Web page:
(AP Photo/David Goldman)
Rain fell at Wrigley Tuesday night, but that didn't ruffle the Mets, either.
Any Cubs fan who was a veteran of the 1969 campaign was asking only one thing Tuesday night: to crush the Mets. Was that too much to ask?
Apparently so, because in the end—or three-quarters of the way to the end, anyway—the Cubs were the Cubs.
How else to explain that the Cubs' starting pitchers couldn't get out of the first inning in any of the first three National League Championship Series games against the New York Mets without giving up a run? That they continued to pitch to the Mets' Daniel Murphy even after he proved he was scintillatingly hot?
When he lined one foul in the first inning of game two at New York's Citi Field against Jake Arrieta, with the Cubs already down having lost the first game, I said to all within earshot, "That's it. Don't throw him another strike. Nothing but fastballs out of the zone." Yet he lined the next pitch, an Arrieta breaking ball down and in, inside the foul poll for a homer in his fourth straight game.
Bad enough, yet he homered again in the third inning Tuesday night against Kyle Hendricks with two outs and nobody on, a perfect time to stick one in his ear and then walk him.
That put the Mets ahead, 2-1, after Kyle "Vavoom" Schwarber had tied the score at 1 in the bottom of the first following, yes, another Mets first-blood run. What did the Mets do the next time Schwarber—who, by the way, set a Cubs franchise record, yes, dating back to the 1800s, with his fifth homer in the post-season—came to the plate? They walked him.
That's what good teams do, and stupid teams do not.
Worse yet, however, was the way the Cubs tied it at 2 on a Jorge Soler homer in the fourth off Jacob deGrom, only to give the lead back in the sixth on—get this—a Trevor Cahill wild pitch on an otherwise inning-ending strikeout curve that catcher Miguel Montero couldn't corral until he corned it against the red-brick backstop behind home plate.
The Mets scored two more in the seventh off Travis Wood—with another Murphy hit in there with first base open—while the Cubs were going down 11 in a row against deGrom after Soler's homer. They mustered only a single hit off the Mets' bullpen the last two innings in losing 5-2.
That might put the Cubs down 3-0, right where head honcho Theo Epstein might want them, considering his 2004 curse-breaking Boston Red Sox went down 3-0 to the New York Yankees, only to pretty much run the table after that, but it does't give a Cubs fan much heart.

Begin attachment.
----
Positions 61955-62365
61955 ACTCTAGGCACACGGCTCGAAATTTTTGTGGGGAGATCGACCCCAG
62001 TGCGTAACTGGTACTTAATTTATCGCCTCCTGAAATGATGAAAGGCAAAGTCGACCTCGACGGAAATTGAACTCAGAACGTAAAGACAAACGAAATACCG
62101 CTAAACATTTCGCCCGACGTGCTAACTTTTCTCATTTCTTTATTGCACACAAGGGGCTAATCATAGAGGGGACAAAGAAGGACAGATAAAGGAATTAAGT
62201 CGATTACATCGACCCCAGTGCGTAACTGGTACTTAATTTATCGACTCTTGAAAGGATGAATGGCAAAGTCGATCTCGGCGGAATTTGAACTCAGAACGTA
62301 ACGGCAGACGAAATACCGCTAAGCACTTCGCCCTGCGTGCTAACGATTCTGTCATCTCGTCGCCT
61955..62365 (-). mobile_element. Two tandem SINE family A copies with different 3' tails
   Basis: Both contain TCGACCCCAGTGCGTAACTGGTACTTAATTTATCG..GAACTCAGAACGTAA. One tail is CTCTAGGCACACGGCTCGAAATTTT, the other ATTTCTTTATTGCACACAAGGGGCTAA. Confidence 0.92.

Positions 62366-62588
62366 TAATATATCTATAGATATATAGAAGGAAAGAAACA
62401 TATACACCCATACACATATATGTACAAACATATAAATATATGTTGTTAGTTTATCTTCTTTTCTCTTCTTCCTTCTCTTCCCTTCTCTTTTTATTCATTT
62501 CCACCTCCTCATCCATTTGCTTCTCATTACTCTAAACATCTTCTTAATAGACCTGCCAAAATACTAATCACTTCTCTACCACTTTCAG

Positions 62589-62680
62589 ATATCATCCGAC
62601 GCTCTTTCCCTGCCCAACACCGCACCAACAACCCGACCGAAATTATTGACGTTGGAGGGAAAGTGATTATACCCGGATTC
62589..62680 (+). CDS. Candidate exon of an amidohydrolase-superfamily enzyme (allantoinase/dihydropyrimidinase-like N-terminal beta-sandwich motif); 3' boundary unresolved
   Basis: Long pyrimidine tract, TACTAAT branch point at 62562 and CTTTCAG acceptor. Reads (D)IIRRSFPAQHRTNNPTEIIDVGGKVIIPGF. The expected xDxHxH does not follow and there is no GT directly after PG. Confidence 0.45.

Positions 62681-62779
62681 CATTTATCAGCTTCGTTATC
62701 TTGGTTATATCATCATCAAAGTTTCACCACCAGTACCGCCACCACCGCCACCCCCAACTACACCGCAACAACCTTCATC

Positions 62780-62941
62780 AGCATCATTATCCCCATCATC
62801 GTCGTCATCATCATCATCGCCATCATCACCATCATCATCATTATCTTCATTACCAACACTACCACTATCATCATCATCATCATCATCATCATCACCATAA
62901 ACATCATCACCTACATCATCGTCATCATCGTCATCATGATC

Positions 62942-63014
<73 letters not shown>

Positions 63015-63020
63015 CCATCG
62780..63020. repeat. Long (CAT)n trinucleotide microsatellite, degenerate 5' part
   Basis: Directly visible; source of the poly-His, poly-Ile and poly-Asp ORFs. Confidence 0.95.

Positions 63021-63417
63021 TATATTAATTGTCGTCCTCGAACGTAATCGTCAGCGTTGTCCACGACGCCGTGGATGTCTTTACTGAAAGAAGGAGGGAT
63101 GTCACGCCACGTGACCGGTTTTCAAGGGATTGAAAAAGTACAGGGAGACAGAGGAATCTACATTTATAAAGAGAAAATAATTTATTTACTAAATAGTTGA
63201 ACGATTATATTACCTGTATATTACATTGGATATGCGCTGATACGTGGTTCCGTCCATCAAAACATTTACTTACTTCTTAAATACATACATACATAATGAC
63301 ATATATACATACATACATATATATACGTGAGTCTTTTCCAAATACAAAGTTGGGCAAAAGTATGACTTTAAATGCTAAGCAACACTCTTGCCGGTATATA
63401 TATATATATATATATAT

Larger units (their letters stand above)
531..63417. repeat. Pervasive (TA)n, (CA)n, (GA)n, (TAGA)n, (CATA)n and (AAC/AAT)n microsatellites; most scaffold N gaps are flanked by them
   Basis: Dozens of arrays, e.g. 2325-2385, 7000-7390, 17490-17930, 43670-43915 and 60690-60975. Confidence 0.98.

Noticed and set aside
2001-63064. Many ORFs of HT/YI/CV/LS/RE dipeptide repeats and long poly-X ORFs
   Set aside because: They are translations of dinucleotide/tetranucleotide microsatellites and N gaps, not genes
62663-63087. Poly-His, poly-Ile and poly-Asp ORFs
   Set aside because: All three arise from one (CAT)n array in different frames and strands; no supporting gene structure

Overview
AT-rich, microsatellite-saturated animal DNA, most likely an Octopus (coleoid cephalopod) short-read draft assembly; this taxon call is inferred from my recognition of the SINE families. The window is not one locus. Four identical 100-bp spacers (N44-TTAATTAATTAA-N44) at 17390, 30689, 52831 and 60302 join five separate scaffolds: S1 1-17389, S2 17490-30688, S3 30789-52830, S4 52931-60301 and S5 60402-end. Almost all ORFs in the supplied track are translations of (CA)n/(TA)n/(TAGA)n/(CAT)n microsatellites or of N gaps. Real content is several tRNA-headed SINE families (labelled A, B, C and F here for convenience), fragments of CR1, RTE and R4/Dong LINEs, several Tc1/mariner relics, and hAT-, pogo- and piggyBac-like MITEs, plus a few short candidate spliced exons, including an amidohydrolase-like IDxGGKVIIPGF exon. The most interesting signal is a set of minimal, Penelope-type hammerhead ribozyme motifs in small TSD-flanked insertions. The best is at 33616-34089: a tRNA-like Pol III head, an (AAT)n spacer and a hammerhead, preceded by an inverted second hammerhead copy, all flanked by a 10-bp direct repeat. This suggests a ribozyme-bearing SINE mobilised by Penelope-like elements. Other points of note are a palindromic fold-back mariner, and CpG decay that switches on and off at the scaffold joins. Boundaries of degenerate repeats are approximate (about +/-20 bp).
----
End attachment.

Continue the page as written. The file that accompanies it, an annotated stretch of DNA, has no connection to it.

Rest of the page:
We tried, though. Manager Joe Maddon gave National Anthem singer Wayne Messmer a first bump to start the first home game at Wrigley Field in the NLCS, but an anemic attempt to muster a Blackhawks roar petered out after the first line.
Fans were up on their feet early with every two-strike count a Cubs pitcher managed, and they were up waving their freebie #FlytheW rally towels when Soler had a 3-1 count in the first, only to watch him ground out to end the inning.
Every seat was packed, to be sure, as attendance was 42,231, but there wasn't the same energy outside the park as there was in 2003, when thousands slapping thundersticks together lined Waveland and Sheffield avenues.
To tell the truth, I don't think they would have been heard had they been there, not with the Cubs' new stadium TV blasting highlights from their season at every opportunity between innings.
In the end, rain fell, but that didn't ruffle the Mets, either. And when the game was over and the Cubs' grounds crew executed a perfect rolling out of the tarp to cover the infield—they had to roll back a corner because they had forgotten to cover the home-plate area with an extra layer of covering.
The Cubs aren't dead yet, but this was likely the last game I was going to see at Wrigley Field this season, and I thought to preserve it with one last look as I had in seasons past—but it would have been like saying good-bye to a statue. After filing out with the rest of the fans, I went out and left Wrigley and walked back home in the rain, with nary a thought for the new Cubs cap I'd bought last weekend at Strange Cargo.